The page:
Reversing its long held position, the Florida tomato industry is offering what it calls a social responsibility program designed to pay tomato pickers more money.

UPDATED: Florida tomato industry changes position on farmworker pay

On Feb. 16, the Maitland-based Florida Tomato Growers Exchange trade group said it had rescinded its policy of prohibiting members from participating in wage supplementation programs and providing payroll or personnel data to pay workers additional wages.

The exchange, which said it made the decision last fall, had been criticized by labor activists who had worked with fast-food chains such as McDonald’s and Yum! Brands, which owns Taco Bell, to pressure Florida’s tomato growers into paying farmworkers an extra penny per pound of tomatoes picked.

Exchange executive vice president Reggie Brown has long stated tomato growers didn’t oppose tomato purchasers paying farmworkers extra money, but for legal reasons the industry didn’t want to become a conduit through which the money flows.

UPDATED: Florida tomato industry changes position on farmworker pay

Brown said the industry hopes the program — which also includes a grower code of conduct designed to work in conjunction with their customers’ social responsibility programs — resolves any issues surrounding worker pay in connection with the penny-per-pound movement. Numerous protests organized by the Coalition of Immokalee Workers (CIW), along with a 2008 U.S. Senate committee hearing on the issue, have received media exposure.

“We never objected to fast-food companies paying extra wages directly to the workers or through any other mechanism they want to engage in for social accountability,” Brown said. “This is a business decision and is an effort to comply with requests from our customers to enable them to meet social accountability expectations and demand.”

The program, open to retail and foodservice customers buying from participating exchange growers, allows those customers to designate what supplemental wages would pass from growers to workers in through an escrow account.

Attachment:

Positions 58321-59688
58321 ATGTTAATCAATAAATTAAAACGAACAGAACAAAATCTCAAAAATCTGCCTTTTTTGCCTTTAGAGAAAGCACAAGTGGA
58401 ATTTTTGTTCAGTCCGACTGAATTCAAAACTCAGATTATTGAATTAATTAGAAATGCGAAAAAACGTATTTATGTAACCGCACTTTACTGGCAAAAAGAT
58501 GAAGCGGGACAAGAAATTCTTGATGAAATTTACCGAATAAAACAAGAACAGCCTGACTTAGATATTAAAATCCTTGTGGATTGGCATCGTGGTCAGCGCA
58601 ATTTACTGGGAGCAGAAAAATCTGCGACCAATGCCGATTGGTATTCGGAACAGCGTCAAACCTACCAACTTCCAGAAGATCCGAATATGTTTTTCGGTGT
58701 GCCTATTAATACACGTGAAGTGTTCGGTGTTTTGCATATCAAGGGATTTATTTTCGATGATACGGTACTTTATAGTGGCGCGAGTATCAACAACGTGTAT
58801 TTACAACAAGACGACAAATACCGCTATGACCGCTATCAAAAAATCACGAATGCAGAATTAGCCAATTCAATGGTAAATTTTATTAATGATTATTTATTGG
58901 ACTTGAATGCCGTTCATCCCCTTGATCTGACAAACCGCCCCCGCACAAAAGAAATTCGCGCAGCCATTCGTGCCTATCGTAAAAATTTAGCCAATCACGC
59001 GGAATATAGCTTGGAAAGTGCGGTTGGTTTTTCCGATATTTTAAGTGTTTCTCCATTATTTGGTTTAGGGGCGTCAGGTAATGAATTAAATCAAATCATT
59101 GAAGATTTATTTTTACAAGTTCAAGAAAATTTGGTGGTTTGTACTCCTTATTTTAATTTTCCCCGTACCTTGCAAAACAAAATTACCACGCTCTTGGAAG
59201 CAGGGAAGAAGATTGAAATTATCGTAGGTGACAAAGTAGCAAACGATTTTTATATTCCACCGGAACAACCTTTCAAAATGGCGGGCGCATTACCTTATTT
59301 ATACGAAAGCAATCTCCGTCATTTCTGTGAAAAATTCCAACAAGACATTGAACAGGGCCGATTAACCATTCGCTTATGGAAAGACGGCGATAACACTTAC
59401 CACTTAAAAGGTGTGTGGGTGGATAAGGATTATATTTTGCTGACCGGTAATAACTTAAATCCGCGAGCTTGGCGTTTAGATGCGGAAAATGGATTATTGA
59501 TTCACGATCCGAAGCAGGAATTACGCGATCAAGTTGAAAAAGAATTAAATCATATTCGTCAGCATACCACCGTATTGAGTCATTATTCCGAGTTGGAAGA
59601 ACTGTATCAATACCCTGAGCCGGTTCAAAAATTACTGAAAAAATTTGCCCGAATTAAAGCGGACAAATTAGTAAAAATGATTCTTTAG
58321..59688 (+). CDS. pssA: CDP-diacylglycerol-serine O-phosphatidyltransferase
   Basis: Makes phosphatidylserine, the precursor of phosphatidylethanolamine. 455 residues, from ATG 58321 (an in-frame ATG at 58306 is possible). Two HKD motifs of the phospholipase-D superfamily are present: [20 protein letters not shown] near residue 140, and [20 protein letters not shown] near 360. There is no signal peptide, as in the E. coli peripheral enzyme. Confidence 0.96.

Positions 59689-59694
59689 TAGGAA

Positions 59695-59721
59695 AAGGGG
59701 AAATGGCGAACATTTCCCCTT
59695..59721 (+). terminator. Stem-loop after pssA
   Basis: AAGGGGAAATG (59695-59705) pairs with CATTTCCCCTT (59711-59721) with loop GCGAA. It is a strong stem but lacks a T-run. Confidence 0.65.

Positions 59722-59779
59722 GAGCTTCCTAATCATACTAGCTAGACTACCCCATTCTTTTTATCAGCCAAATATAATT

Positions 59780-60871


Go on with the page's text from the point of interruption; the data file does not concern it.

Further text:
Grower-shippers and participating companies would determine how the money is distributed to the workers via the escrow accounts, Brown said.

Tomato grower resistance to the industry’s previous stance began to decrease last summer when a couple of small organic grower-shippers entered into penny-per-pound agreements with the CIW and Austin, Texas-based Whole Foods Market Inc. In the fall, Plant City, Fla.-based East Coast Brokers and Packers Inc. struck similar deals with Denver-based Chipotle Mexican Grill Inc. and contract foodservice purveyor Compass Group North America.

Lucas Benitez, a CIW spokesman, said farmworkers should have a bigger role in the grower conduct element.

"On the one hand, this shows just how far the Campaign for Fair Food has come," he said. "Two years ago, the tomato growers exchange testified before the U.S. Senate that the penny-per-pound raise was not just impossible, but illegal. Today, they are embracing the program and calling it their own.  But while a wage increase is important, it can't be a license for continued labor abuse."

Mike Stuart, president of the Florida Fruit & Vegetable Association, Maitland, said the FFVA hasn’t been that close to the controversy but said the produce industry needs to watch the issue.

“I have thought for a long time that the industry needs to be paying attention to what’s going on here because there are potential downstream implications from any type of move like this,” he said. “This isn’t limited to Florida and is something that could apply anywhere.”